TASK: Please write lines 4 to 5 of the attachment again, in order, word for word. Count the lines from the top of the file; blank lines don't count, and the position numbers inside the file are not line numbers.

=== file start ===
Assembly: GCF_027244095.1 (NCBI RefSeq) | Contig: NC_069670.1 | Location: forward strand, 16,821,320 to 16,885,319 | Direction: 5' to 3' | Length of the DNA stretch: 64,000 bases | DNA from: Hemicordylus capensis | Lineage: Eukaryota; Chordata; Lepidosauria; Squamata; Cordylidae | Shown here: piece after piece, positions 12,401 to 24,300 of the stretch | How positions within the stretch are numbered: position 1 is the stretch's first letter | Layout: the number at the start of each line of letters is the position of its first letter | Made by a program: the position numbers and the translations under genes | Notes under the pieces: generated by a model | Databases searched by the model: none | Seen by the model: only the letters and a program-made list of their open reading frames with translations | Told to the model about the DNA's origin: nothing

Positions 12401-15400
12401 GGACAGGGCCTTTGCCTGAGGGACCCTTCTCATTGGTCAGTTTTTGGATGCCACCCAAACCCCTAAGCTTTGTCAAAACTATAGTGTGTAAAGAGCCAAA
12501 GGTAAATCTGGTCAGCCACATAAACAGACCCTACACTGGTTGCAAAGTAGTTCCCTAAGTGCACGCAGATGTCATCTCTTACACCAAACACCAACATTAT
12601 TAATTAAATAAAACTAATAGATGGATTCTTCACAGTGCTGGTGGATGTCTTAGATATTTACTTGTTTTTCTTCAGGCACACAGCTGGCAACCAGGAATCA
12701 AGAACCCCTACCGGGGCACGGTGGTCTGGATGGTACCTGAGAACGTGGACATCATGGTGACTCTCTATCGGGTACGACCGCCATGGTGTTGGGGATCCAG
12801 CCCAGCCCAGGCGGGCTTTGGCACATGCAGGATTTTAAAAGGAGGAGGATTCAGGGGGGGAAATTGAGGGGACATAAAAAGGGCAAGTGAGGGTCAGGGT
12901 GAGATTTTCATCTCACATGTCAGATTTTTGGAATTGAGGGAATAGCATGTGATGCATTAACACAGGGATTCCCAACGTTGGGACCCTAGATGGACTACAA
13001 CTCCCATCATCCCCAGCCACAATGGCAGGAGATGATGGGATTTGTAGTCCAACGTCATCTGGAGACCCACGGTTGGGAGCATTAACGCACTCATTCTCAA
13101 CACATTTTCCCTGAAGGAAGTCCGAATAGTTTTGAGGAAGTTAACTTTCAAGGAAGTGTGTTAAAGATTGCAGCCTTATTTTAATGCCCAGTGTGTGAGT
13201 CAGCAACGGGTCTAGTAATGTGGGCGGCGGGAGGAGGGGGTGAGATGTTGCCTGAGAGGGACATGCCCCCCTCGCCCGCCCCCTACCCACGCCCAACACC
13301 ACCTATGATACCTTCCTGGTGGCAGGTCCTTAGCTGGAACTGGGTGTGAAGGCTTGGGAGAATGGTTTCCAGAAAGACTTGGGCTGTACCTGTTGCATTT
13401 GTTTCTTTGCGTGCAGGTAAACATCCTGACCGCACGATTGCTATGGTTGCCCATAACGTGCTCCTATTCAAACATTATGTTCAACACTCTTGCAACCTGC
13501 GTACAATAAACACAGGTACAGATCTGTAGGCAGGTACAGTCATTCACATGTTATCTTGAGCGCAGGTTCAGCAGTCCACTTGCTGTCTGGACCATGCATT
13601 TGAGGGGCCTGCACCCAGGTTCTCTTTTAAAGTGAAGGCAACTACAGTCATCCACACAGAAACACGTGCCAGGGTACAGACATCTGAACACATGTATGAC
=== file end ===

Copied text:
12501 GGTAAATCTGGTCAGCCACATAAACAGACCCTACACTGGTTGCAAAGTAGTTCCCTAAGTGCACGCAGATGTCATCTCTTACACCAAACACCAACATTAT
12601 TAATTAAATAAAACTAATAGATGGATTCTTCACAGTGCTGGTGGATGTCTTAGATATTTACTTGTTTTTCTTCAGGCACACAGCTGGCAACCAGGAATCA